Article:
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Enlarge / Sonic Mania Plus has a slightly new opening screen, as evidenced by Dr. Eggman holding a pair of caged critter-heroes.

Sega

Did you miss last year's Sonic Mania? That's easy to fix. You can rush to any major online gaming platform (Steam, Xbox One, PlayStation 4, Nintendo Switch), spend $20, and have fun with the best Sonic the Hedgehog game in years. The game is still fun; the price is still right.

Sonic Mania Plus arrives next week with a slightly fuzzier sales proposition: pay $30 for a boxed copy, or $5 for add-on DLC, to "Plus" things up. Unfortunately, Sega has been unclear about exactly what the game's Plus-ification delivers, so I took the opportunity to dig into the retail version of SMP ahead of its July 17 launch and fill in the cracks of its vague box description.

In short: anybody who really likes Sonic Mania can expect a perfectly fine expansion pack's worth of updates, and its low update price makes its biggest foibles more forgivable.

New friends, (somewhat) new levels

The biggest addition is "Encore," a new single-player mode that asks players to swap between five characters on the fly while playing through remixed versions of the original game's levels. This mode starts off on an interesting foot, because it opens with a radically remixed version of Mania's Green Hill Zone (the sunny, checkerboard-ground world that has been in approximately 4,000 Sonic games). New enemies and transversal paths are immediately apparent in this level, and you'd be forgiven for thinking you're getting an entirely new Sonic game for a tiny upgrade price.

But Encore is funny about if, when, and how it doles out new terrain and content. Some levels have remarkably different paths, particularly the Mirage Saloon Zone, while a few include wholly new bosses. But many levels are only marginally remixed. The best you'll find in some cases is an occasion to take advantage of a particular character—Tails' free flight, Mighty's ground-pound—to pick out a blink-and-you'll-miss-it shortcut or power-up. This amount of new content is nothing to scoff at, but it lands somewhere in the space between "wholly new campaign" and "slightly tweaked stuff you already played."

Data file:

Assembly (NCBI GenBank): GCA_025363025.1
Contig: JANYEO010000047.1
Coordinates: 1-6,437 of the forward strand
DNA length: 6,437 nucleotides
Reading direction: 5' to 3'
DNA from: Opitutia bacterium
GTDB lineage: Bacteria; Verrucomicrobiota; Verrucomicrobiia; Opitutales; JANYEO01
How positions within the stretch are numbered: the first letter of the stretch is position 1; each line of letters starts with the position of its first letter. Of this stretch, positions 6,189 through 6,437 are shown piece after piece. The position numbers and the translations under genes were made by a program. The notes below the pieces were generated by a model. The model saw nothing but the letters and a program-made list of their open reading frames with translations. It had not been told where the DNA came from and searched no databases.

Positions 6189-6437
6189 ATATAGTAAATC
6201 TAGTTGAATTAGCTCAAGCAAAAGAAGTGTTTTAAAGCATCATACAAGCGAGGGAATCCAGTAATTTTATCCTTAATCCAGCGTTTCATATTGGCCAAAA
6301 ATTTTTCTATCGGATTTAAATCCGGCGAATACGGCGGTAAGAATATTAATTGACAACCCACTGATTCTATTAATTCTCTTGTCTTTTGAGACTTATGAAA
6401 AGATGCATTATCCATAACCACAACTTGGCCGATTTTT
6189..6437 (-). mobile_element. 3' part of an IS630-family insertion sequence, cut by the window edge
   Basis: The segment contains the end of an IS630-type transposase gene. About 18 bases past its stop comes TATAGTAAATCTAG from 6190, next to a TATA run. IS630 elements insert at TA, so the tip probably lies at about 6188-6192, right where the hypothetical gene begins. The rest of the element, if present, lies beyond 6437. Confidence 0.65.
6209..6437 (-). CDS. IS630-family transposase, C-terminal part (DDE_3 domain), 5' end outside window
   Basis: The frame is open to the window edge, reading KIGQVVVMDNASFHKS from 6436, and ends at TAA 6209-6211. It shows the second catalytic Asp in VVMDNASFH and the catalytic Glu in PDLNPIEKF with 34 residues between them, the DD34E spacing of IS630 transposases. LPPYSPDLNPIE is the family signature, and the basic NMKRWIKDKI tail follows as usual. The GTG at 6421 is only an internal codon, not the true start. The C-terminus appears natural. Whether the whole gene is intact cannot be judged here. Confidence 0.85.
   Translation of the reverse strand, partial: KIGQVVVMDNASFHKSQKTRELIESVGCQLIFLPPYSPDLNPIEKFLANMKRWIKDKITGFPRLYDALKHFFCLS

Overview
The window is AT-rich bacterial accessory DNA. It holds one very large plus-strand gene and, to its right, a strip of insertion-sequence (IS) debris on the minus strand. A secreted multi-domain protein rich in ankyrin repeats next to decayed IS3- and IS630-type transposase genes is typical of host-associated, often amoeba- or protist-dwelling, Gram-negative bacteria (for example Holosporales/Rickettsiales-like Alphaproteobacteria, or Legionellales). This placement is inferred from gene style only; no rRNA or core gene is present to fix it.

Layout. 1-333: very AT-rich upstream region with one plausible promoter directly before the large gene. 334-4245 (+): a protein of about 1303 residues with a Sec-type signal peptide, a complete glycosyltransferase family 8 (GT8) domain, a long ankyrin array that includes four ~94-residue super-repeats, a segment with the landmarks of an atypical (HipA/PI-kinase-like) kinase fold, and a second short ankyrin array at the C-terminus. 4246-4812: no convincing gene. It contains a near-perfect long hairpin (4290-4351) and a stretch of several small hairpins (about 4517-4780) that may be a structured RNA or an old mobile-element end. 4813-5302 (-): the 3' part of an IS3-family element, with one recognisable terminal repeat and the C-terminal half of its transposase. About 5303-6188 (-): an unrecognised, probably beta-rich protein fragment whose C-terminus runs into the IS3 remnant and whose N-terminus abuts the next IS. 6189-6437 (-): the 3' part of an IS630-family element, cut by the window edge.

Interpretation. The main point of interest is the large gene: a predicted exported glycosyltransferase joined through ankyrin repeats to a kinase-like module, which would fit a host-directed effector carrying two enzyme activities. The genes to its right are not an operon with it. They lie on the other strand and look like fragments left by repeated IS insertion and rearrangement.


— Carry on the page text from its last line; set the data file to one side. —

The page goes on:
More importantly, the remixed levels rarely feel better than the original campaign, with very little in the way of brand-new mechanics. So this content definitely doesn't qualify as a must-buy if you weren't entirely swayed by what Mania had to offer last year.

Two of the game's characters, Mighty the Armadillo and Ray the Flying Squirrel, have never been in a side-scrolling Sonic game before, and they can be used in both the Encore campaign and the standard one. Like Tails and Knuckles, they differ from Sonic by having a special move, which is triggered by tapping the jump button in mid-air. (Sonic's perk, compared to the other characters, is that he can trigger any shield's special moves.) Mighty's twist, as mentioned above, lets him slam directly down as both an attack and a high-speed maneuver (and break open destructible surfaces below). This replicates Sonic's water-shield ground-pound, only faster, so it's a familiar-and-fun option for damage and speed.

Ray, on the other hand, shamelessly lifts the cape power-up from Super Mario World. At any time, Ray players can start a float-and-dive flight pattern, which requires speed and momentum to remain airborne. Doing this correctly leads to a ton of speed and height, but there's a catch. Tightly wound, shortcut-filled Sonic levels aren't built the same as their counterparts from Super Mario World—meaning, you're always a few pixels away from a surface, a curve, or an enemy. Ray is clearly meant for expert players and speedrunners, and his inclusion honestly seems like it was made for the game-streaming world. His tricky, floaty movement is going to be a treat to watch pro players get a handle on.

Encore’s biggest hurdle

I should emphasize "pro players" because of a few frustrating peaks in the Encore mode. The worst is thanks to a new take on the genre convention of "lives."

Instead of letting players accumulate extra lives, Encore's players are limited to however many heroes are accumulated at a given time. You'll start the game with Sonic and one of the two new heroes, and you can tag the other hero in at any time when both characters are standing still and next to each other (think Donkey Kong Country). You can tuck the other hero characters into your back pocket by finding hidden boxes in levels (or playing a new pinball-themed challenge), and those extra allies remain inaccessible until you either find an arrow-swap box or die.